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Why Do We Have Functions?

Date: 04/01/2003 at 11:30:00
From: Lisa
Subject: Functions

Why do we have functions? For example, f(x) = x^2, then f(2) = 2^2 = 
4. Or why do we have things like g(x) = x + 3, find g[f(2)] ?


Date: 04/01/2003 at 12:42:43
From: Doctor Peterson
Subject: Re: Functions

Hi, Lisa.

Basically, the concept of functions gives us a way to name the whole 
process of evaluating a particular expression, so we can talk about 
it as a whole. We can compare different functions, discuss their 
properties, or actually operate on functions to make new functions. 
It also broadens the concept, because not all functions can be 
written as a simple expression. These two processes, naming things 
and extending them, are central to what mathematics is all about.

For example, the first function you showed can be called 'squaring', 
and the second can be called 'adding 3'; but most functions would 
have to have much more complicated names. By calling one F and the 
other G, we have a simple way to discuss them. Some functions, like 
the square root and the absolute value, can't be expressed in terms 
of more basic functions, but only by inventing a whole new symbol. In 
fact, we like to write the square root as 'sqrt(x)', using function 
notation, because we don't have the symbol available in e-mail.

We can also treat these names like variables, where we don't know what 
specific functions we are calling f and g, yet we can say general 
things about the relation of f and g, proving that something is true 
for ANY functions, or at least for any functions of a certain type, 
all at once. That is powerful!

Composition of functions takes two functions and makes a new one out 
of them. The inverse of a function is a new function that has some 
important properties; in fact, if you think of composition as a sort 
of "multiplication" of two objects (which are whole functions), then 
the inverse function is sort of a reciprocal. In fact, that's why we 
use the notation we do for inverse functions. We've taken a familiar 
idea from arithmetic and applied it to something far bigger, largely 
just by having named functions.

Composition can be thought of as something like plumbing or electrical 
wiring, where we buy parts off the shelf and connect them end-to-end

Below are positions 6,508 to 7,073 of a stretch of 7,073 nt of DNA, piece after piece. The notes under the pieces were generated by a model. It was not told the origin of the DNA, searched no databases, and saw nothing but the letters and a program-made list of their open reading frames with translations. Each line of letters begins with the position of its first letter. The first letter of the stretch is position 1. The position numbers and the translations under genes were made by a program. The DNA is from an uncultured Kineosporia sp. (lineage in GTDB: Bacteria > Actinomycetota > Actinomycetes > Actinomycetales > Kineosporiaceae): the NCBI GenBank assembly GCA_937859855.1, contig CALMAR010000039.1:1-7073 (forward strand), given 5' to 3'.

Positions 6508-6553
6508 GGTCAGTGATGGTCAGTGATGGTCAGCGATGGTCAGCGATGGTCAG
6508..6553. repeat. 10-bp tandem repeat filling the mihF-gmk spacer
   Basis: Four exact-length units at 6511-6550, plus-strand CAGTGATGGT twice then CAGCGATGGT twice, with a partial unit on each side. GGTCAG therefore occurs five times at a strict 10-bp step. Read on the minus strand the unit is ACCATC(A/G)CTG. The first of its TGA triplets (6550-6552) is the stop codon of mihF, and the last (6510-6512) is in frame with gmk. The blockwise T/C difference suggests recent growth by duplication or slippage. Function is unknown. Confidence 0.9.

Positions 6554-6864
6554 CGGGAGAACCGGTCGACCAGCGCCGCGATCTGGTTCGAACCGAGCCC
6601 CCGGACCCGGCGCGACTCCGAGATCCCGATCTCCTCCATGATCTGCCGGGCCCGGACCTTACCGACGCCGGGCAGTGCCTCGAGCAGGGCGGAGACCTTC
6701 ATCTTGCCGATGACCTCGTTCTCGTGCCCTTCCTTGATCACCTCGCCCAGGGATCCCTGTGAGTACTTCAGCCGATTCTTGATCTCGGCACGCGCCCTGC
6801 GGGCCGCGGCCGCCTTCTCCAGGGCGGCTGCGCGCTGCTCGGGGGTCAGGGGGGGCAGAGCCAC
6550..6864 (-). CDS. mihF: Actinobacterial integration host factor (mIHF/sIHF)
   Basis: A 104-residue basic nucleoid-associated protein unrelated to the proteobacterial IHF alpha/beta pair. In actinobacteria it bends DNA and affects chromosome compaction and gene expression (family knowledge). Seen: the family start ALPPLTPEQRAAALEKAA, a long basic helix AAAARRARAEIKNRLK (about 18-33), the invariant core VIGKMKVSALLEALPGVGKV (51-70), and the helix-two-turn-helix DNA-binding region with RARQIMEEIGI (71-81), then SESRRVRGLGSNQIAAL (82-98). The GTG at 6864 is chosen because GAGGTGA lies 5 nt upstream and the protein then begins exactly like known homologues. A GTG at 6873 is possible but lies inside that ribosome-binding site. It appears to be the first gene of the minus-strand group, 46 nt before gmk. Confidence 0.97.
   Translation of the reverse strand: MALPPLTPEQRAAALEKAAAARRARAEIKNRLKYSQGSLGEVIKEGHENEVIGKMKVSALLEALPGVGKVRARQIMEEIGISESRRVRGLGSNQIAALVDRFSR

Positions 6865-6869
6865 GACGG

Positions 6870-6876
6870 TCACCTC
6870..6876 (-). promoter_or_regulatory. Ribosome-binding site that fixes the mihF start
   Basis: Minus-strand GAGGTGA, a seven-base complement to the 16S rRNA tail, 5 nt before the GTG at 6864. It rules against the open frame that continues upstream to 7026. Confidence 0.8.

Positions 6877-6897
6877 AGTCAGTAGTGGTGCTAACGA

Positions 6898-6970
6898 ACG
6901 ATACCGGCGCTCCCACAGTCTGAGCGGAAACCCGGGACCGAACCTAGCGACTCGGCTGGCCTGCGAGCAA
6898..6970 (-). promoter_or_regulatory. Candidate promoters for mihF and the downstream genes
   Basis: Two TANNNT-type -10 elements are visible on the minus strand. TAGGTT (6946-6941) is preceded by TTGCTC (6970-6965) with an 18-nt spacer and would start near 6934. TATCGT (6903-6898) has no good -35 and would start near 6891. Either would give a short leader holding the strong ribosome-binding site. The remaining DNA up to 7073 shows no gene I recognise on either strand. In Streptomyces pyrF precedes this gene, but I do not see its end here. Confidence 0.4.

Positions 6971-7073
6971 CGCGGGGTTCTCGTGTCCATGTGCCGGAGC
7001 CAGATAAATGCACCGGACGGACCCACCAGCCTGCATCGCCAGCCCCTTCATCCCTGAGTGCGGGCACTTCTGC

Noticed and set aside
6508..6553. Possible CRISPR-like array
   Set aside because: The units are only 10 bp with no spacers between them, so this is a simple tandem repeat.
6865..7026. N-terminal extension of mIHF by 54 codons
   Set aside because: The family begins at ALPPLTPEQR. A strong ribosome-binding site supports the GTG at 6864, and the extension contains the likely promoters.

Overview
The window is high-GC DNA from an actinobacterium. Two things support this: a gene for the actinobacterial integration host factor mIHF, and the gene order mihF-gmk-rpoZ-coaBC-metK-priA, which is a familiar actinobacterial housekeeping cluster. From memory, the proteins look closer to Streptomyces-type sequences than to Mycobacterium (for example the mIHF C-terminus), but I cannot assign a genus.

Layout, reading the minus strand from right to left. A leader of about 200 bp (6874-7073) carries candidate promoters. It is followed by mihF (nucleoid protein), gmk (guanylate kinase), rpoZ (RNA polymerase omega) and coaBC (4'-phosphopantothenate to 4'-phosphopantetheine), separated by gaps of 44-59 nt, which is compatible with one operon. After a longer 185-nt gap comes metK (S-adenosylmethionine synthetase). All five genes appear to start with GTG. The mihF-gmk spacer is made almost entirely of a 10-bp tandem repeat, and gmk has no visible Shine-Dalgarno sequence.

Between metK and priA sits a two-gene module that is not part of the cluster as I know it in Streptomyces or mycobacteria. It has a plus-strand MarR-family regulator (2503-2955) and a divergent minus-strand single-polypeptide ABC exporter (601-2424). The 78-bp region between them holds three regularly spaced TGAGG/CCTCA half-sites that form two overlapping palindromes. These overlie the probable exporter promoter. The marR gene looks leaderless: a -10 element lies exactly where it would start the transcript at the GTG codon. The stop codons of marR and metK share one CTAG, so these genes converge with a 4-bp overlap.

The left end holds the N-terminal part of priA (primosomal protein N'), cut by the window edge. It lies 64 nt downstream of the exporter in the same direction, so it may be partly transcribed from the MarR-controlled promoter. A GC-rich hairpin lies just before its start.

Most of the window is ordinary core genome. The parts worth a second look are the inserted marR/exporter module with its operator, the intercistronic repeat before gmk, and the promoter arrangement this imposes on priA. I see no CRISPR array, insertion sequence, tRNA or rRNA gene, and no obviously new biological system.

to make a new device or to wire a house or factory according to our 
needs. We know how each pipe, wire, switch, etc. functions (pun 
intended), and we know how they combine, so we can understand the 
whole complicated system in terms of its parts. Without the function 
concept, we couldn't do that in math.

The concept is most useful when you get to calculus, and find that the 
derivative and the integral are operations on functions: given one 
function f, you can make a new function f' out of it, that has certain 
important properties. This moves math up one level from algebra. So 
the concept of functions is essential for a good understanding of 
calculus.

The concept of a function is also central to computer programming, 
though the details are somewhat different there. Most of what a 
programmer writes consists of 'functions' that do parts of the work 
of the program. By designing functions that do little pieces, we can 
string them together to do more complicated things without looking so 
complicated. For example, the sqrt function I mentioned gets its name 
from many computer programming languages that provide this and many 
other built-in functions so we don't have to write them ourselves. By 
making that just part of a more general concept of functions, we are 
able to write our own functions, and then put those together to make 
larger functions.

Here are several explanations of various aspects of these ideas:

   Why use f(x)?
   http://mathforum.org/library/drmath/view/54577.html 

   Are All Functions Equations?
   http://mathforum.org/library/drmath/view/53273.html 

   Inverse Functions in Real Life
   http://mathforum.org/library/drmath/view/54605.html 

If you have any further questions, feel free to write back.

- Doctor Peterson, The Math Forum
  http://mathforum.org/dr.math/ 
Associated Topics:
High School Functions

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